*So* not on my to-do list…

This *so* was not on my list of things to do this morning.

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But while my tea is brewing, I have a thought, and that thought quickly multiplies. What if, I copy some of the techniques on my frilly-sleeved La Redoute black tshirt, and apply them to the Hello Kitty tshirt that’s been in the mend/alter/bring back to life pile for the last couple of years? Hello Kitty jumps the queue.

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I cut the sleeves off and overlock them using a narrow hem, stretching the fabric like mad to get a frilly edge. It’s called a lettice hem – here are some good instructions, if you’re interested.

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Then I cut through one layer of the bottom hem of the tshirt and lettice-hem the resulting lower edge, again. From the leftover sleeve material, I cut two long cucumber shaped ovals, and lettice-hem the edges. Finally, I straight stitch the frills to the existing armscye-sleeve seam. They flop over quite pleasingly.

The End.
Now. Where was I?
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A simple top. But complicated.


I snaffled a polyester top for ¬£1, from an RSPCA charity shop, on a bit of a whim. It’s navy blue, and a very simple, boxy shape, which really shouldn’t suit me. But flowy polyester is surprisingly forgiving to a matronly bosom, so it became an instant, much-worn, summer hit.

So much so that I dashed off a paper copy of the pattern and worked out the construction method, to make more. Just five major seams and four edges to finish. Could it be simpler? There’s a metre of grey and white patterned silk out of the stash, possibly Vivienne Westwood, that a friend passed on from a remnant sale – I’ve been trying to think of a good use for it for years. Perfect weight and just enough of it. Simple – you’d think.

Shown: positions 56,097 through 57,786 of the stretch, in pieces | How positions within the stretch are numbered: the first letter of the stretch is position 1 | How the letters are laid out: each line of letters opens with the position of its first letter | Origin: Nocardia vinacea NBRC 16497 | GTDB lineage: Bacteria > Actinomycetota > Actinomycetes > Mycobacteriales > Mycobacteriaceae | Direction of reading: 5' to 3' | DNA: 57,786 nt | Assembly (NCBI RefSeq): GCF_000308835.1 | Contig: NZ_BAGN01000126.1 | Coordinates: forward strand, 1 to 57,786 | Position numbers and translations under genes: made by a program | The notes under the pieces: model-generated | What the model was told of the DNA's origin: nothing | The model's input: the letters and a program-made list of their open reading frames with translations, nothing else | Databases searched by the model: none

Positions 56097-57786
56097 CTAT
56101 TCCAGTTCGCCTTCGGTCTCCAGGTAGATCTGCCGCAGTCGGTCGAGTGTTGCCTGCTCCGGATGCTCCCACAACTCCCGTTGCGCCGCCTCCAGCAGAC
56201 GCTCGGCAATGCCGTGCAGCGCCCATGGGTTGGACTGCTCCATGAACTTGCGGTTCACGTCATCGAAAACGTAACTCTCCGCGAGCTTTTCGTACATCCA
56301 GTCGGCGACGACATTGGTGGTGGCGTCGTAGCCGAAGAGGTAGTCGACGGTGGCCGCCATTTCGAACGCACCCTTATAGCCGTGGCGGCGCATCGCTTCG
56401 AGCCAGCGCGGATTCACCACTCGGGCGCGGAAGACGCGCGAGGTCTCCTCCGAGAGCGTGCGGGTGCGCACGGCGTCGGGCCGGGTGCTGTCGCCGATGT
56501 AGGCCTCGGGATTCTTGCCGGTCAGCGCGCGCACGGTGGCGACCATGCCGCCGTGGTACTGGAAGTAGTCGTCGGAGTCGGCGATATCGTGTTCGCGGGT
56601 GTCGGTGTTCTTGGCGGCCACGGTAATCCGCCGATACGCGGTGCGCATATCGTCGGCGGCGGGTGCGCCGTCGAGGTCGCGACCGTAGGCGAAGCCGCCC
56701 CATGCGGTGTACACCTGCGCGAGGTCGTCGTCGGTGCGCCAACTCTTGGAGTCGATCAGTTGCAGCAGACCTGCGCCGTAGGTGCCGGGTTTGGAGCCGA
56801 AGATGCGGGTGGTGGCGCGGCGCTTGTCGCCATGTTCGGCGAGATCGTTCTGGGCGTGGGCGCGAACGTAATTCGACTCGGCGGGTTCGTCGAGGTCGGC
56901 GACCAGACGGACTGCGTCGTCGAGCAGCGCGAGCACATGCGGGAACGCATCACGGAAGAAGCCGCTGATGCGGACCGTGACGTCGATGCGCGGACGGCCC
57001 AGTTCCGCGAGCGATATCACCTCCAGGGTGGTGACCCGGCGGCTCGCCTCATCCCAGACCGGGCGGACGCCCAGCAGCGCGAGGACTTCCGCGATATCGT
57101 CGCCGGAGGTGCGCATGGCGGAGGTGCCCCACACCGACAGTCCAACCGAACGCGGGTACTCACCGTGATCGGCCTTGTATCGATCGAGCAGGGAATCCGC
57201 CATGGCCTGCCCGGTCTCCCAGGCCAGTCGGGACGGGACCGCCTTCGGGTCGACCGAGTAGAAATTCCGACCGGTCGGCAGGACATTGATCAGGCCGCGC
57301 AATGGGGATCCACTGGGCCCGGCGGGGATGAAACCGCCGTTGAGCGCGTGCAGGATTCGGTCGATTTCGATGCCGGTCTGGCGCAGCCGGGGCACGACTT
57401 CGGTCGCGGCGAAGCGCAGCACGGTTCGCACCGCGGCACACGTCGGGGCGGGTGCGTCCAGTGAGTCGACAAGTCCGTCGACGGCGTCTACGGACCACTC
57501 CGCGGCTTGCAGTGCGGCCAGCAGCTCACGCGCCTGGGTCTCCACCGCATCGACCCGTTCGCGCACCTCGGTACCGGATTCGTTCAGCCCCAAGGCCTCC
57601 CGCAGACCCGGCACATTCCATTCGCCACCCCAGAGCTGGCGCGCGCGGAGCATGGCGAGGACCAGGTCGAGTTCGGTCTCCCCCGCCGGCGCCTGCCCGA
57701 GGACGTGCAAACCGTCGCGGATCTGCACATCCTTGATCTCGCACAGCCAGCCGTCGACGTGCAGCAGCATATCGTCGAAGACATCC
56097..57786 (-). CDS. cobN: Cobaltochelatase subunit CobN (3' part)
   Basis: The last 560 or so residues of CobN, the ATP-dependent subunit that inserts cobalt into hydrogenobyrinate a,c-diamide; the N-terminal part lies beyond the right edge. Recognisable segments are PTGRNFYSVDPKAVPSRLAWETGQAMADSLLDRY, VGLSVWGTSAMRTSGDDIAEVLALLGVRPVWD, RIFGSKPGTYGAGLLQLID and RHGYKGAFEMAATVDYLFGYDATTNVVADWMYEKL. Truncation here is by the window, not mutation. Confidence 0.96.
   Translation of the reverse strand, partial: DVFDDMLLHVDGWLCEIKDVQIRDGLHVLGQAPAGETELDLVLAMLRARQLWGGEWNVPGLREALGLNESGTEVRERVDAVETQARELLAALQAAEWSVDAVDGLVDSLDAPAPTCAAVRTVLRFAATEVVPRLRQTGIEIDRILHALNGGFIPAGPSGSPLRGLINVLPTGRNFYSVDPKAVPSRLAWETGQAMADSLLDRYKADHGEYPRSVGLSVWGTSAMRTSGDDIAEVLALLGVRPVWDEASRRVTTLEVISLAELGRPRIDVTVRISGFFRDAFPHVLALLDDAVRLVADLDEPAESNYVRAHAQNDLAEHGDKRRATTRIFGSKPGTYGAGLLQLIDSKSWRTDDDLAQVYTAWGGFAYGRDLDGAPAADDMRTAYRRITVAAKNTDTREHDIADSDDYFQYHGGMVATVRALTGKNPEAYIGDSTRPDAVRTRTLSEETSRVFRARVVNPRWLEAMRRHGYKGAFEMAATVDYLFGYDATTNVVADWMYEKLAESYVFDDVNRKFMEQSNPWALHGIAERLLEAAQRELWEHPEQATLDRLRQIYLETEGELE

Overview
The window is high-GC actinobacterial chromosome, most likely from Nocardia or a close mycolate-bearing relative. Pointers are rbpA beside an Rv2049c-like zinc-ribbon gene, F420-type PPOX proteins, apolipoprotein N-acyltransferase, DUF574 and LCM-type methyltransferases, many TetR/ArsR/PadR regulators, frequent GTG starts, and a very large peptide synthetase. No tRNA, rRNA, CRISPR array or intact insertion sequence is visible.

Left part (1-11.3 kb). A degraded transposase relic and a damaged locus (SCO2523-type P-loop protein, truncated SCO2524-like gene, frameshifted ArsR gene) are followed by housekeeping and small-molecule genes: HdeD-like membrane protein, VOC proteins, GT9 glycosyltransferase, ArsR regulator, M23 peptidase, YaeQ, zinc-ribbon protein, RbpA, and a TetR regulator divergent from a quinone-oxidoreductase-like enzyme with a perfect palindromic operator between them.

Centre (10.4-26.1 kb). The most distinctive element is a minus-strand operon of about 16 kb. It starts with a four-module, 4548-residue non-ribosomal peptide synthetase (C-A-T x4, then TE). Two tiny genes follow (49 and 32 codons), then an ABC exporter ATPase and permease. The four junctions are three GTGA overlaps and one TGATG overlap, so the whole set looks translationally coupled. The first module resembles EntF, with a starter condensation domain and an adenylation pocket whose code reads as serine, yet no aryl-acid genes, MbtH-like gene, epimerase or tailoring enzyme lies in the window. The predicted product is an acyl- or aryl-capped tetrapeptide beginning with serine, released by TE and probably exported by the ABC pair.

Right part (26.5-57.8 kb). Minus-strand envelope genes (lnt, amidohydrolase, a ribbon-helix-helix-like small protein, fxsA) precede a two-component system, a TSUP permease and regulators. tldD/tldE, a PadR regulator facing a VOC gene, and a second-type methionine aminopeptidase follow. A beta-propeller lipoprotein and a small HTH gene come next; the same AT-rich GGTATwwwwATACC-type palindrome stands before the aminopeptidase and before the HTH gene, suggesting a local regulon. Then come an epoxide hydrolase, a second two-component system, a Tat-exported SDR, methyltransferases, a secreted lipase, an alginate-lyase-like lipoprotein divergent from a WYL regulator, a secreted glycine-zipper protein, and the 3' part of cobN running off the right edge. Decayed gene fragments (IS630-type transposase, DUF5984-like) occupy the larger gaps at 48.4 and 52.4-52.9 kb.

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Problem one: the pattern features wide stripes of contrasting tartans, one light, one dark. If I cut the fabric so the dark tartan is centred on the garment – great, looks good. If I cut the fabric with the light tartan in the centre of the garment – makes me look wide as a house. Only problem – the fabric isn’t wide enough to accommodate the better-looking approach. *Sighs* This fabric is too good to waste on an unflattering garment. I have to give it my best shot.

So. I slice 30cm off one side of the fabric and piece it to the other side of the fabric. This requires some pretty hefty pattern-matching – and also means a blimming great seam down the front and the back. This is before I’ve even cut out one garment piece!

Problem two: at some point, someone has hacked a carrot-shaped wedge hacked out of the fabric that, now I’ve pulled this clever piecing-manoevre, falls right in the middle of the shoulder, at the front. Suddenly I’ve got to adapt the super simple design to accommodate a bloody 10cm dart at the shoulder. Hold on, I thought this was supposed to be simple! And I haven’t even started¬† on how hard it is working with silky fabrics. I have new-found respect for everyone who works with this misbehaving stuff.

Still – as you can see from the picture – I stuck at it, got it done, and will wear it tomorrow. Kudos to anyone who can spot the stitching lines where I pieced the fabric and added darts. But no prizes.

About me


I started this blog to help me Get Things Done: sewing and knitting mostly.
But now I have a daughter! So I continue to daydream in enormous detail about what I'd like to make, but squeeze the 'doing' into precious naptimes and evenings.

Can I keep it up? Time will tell!

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